With drinking water becoming scarcer due to drought in highly populated areas and drinking water sources becoming more polluted, both individual homeowners and businesses are becoming aware of the need for drinking water conservation. This brings to mind the old saying, “reduce, reuse, recycle.”
Integrating water conservation strategies into water management
Our planet has massive water resources, but easy access to high-quality water is limited. As our global water supply becomes dirtier, the amount of energy required to deliver clean, usable water continues to rise.
Greywater reuse systems help alleviate water scarcity
Talking Tanks monitors water levels in rainwater tanks, automatically releasing water at a controlled rate if required. The system preempts the release of water from set points chosen by the user according to rain or storm predictions, which are received via a communications link to the Bureau of Meteorology. An advanced algorithm analyzes how successful the capture of rainwater was and adjusts accordingly for future events.
In the world of aquatic sporting and adventure, there are few places on Earth as well recognized as San Francisco’s waterfront along the Embarcadero. Located in the heart of the city’s bustling Fisherman’s Wharf area, Pier 27, once visited daily by hordes of residents and tourists alike, had gradually deteriorated under withering traffic over the past decade.
Sailing race venue integrates rainwater treatment and reuse
The systems monitor water levels in rainwater tanks and release it at a controlled rate
Through an industry-led project, Australia has opened the floodgates to intelligent rainwater tank systems. Talking Tanks monitor water levels in a rainwater tank and automatically release water at a controlled rate if required. The system pre-empts the release of water from set points that are chosen by the user, according to rain or storm predictions, which are received via a communications link to the Bureau of Meteorology.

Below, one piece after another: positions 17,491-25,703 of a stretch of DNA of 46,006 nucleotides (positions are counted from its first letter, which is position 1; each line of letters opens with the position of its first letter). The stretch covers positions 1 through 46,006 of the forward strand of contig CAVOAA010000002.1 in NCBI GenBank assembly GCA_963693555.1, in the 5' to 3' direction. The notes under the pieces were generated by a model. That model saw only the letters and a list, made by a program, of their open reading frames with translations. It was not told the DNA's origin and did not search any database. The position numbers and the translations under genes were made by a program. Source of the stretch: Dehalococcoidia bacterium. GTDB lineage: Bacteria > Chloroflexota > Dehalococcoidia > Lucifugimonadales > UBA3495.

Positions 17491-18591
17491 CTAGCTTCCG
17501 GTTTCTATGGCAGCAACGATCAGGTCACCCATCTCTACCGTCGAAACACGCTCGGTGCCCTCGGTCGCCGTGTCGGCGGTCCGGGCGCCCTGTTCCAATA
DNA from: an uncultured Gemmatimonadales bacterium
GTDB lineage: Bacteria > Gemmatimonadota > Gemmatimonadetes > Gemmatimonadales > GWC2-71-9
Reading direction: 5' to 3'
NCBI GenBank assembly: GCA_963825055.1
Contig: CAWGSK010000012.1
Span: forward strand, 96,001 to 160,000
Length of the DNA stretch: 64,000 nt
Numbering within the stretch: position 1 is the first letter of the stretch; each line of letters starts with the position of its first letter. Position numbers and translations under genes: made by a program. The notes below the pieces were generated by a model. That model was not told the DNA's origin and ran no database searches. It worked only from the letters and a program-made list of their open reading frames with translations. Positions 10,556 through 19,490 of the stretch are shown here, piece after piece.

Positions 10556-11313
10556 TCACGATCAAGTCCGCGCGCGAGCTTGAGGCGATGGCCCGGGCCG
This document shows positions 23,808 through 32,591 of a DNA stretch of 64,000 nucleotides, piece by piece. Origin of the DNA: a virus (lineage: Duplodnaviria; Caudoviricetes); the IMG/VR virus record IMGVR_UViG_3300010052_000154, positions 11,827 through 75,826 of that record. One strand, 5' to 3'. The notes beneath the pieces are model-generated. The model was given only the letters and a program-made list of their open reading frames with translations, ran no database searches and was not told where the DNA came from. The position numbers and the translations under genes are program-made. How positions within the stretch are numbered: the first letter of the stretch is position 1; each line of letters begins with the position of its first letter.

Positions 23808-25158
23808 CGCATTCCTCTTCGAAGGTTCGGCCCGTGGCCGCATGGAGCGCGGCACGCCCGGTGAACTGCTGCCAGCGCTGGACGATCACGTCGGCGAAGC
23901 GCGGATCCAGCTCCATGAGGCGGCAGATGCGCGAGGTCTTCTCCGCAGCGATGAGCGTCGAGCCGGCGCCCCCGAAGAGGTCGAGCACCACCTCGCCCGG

The company’s AirMax 3000 is on display in several Canadian science pavilions
Bravo Enterprises Ltd.’s Canadian distributor, Splash Water Solutions Canada Ltd., has made progress in generating awareness of the company's technologies and products in Canada.
In addition to providing the first showroom platform to showcase the company's atmospheric water harvesting machines, the Canadian distributor has arranged for the AirMax 3000 to be on display in several science pavilions in Canada. These pavilions include Science World in Vancouver and World of Science in Edmonton.
WK Dickson receives an award for its work on a rainwater harvesting project in Kernersville, N.C.
Kernersville, N.C., is a small town in the Appalachian foothills. In the heart of downtown is a town hall complex — a magnet for residents with its library, farmer’s market and site of a variety of weekend festivals. Despite its charming setting, even Kernersville has been caught up with prevailing regulatory requirements for storm water pollution cleanup.
Charles Montgomery appointed as Knoxville, Tenn., territory manager
Denis Rochat, president of Knoxville, Tenn.-based Rainwater Resources, appointed Charles Montgomery of Knoxville as territory manager for Rainwater Resources and its affiliated water treatment service, PerfectWater. Rainwater Resources is a water management service company, specializing in design, consultation and design/build of rainwater harvesting systems for detention, innovative use and groundwater recharge.
In my previous article, “Ultrafiltration: A Business Growth Opportunity” (September 2013), I referenced a 2010 BBC research report stating that “the U.S. market for ultrafiltration (UF) technologies was worth $940 million in 2010. It is estimated to be valued at $1.24 billion by 2015.”1 Simply put, the business opportunities for UF are growing rapidly, which could prove extremely profitable for the savvy professional water dealer.
Exploring non-traditional uses for UF technology